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13 Jan 2011

How the King James Bible brought a “fly in the ointment” to English

by Alistair McGrath | Issue 100

HAVE YOU ever fallen flat on your face? Can you read the writing on the wall? Do you ever think about escaping, perhaps by the skin of your teeth before it’s too late? When things are going well, do you look for the fly in the ointment? If you answered “Yes” to these questions, you are in good company.
Shakespeare, however, never fell flat on his face. He couldn’t read the writing on the wall, never once escaped by the skin of his teeth, and his ointment was always free of flies. The Bard, that great master of vocabulary and wordplay, could...

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15 Nov 1990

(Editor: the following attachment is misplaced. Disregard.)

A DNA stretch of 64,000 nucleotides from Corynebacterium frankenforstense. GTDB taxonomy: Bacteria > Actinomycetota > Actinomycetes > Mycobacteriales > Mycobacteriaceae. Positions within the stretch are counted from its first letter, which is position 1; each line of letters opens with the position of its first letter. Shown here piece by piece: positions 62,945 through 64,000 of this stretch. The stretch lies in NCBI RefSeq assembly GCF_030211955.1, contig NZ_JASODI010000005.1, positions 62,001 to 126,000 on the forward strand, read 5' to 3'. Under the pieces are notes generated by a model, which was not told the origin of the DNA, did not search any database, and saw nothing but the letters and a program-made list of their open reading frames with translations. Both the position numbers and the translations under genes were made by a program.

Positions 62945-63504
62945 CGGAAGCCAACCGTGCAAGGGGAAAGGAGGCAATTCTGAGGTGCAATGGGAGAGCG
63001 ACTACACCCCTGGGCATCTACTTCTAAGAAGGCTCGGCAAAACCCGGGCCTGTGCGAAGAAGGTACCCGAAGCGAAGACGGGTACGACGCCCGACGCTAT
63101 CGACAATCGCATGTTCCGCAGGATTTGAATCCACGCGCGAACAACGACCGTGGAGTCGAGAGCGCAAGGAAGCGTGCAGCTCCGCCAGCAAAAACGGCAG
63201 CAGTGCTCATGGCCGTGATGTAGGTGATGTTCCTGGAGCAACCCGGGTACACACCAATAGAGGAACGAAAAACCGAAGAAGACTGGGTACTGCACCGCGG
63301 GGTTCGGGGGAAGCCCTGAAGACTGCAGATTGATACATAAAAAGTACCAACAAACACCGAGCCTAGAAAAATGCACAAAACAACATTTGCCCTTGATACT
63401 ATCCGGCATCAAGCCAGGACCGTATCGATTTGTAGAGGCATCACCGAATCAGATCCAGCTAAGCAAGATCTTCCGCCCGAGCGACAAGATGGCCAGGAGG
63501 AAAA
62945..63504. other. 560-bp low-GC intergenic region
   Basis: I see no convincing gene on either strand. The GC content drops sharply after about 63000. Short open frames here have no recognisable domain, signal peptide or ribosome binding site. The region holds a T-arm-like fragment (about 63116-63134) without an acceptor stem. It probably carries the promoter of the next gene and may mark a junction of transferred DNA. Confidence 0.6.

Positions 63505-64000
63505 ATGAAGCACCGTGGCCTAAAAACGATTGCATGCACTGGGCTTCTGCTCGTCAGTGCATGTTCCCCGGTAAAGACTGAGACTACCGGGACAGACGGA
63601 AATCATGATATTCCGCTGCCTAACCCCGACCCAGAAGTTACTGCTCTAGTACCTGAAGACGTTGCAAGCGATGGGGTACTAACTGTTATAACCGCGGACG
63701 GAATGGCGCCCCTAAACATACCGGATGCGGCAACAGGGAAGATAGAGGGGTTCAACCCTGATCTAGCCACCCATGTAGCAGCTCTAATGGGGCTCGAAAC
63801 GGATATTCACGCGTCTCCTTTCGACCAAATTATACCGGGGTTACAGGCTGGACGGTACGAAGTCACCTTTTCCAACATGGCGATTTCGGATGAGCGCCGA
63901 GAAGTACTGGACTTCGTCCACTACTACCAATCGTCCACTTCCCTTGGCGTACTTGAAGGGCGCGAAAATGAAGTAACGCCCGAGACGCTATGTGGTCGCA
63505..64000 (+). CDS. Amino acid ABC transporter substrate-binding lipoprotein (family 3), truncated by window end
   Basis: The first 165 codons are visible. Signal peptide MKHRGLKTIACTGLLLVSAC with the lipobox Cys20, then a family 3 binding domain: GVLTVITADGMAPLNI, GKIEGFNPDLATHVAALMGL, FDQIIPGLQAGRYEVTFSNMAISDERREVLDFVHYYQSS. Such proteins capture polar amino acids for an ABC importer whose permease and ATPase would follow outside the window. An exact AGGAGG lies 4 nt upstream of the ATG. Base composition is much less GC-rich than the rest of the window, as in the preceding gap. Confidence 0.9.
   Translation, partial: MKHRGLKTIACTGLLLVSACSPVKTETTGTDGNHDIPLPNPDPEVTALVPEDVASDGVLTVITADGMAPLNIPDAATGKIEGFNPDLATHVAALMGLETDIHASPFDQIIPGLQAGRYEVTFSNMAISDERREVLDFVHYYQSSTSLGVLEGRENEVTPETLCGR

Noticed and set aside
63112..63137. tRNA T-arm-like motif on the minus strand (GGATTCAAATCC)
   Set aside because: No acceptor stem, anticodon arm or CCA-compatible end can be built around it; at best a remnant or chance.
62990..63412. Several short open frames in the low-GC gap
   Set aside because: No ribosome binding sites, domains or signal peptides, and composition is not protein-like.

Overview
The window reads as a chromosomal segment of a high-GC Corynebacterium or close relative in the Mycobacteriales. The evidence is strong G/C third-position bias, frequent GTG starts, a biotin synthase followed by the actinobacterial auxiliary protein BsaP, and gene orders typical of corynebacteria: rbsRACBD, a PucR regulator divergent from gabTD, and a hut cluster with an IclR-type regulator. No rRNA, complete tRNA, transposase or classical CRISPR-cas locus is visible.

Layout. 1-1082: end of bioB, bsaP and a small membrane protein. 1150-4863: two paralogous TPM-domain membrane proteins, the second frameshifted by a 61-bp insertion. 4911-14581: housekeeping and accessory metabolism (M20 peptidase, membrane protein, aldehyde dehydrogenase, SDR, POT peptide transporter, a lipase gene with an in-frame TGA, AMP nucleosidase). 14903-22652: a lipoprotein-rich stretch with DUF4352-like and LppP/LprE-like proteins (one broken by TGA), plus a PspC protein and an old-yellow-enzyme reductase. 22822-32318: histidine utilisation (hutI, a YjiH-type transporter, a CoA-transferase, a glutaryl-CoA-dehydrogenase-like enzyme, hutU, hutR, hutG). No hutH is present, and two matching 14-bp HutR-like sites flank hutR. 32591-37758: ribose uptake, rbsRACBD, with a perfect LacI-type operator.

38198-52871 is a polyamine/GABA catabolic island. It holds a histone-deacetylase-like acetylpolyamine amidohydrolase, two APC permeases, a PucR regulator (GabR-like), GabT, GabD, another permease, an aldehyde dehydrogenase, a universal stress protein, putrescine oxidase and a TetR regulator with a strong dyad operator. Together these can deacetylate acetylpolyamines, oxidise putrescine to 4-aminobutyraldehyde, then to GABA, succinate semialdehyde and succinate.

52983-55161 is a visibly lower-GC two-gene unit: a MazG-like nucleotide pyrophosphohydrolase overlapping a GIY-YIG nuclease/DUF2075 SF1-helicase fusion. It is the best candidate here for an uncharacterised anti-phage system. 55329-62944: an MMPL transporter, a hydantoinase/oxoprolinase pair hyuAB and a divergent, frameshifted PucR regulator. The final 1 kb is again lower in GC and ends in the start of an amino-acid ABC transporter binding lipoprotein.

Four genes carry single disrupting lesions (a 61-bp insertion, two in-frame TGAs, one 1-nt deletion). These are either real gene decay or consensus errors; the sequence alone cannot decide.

1611 Publication of the King James Bible

Issue 28

“TO THE MOST HIGH AND MIGHTY PRINCE James by the Grace of God.” So begins the dedication in the most popular English Bible of all time, the Authorized Version, widely known as the King James Version. The much-loved KJV, as it is often abbreviated, may have fallen out of favor in recent years as more readable translations have been published for twentieth-century readers. But generation after generation of readers has absorbed its phrases. We can safely say that no other translation will ever have such an effect on the English language.

King...

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31 Aug 1994

The Crown of English Bibles

by Tony Lane | Issue 43

WITHOUT THE KING JAMES VERSION of the Bible, one writer speculated, “There would be no Paradise Lost ... no Pilgrim’s Progress ... no Negro spirituals, no Address at Gettysburg.” Another imagined what would happen if the KJV were to suddenly disappear: “People would not know what the great [English and American] writers were talking about.”

But the King James Version hasn't disappeared. Even though today there are more accurate and contemporary translations of the Bible, the KJV holds sovereign place in the English-speaking world: it...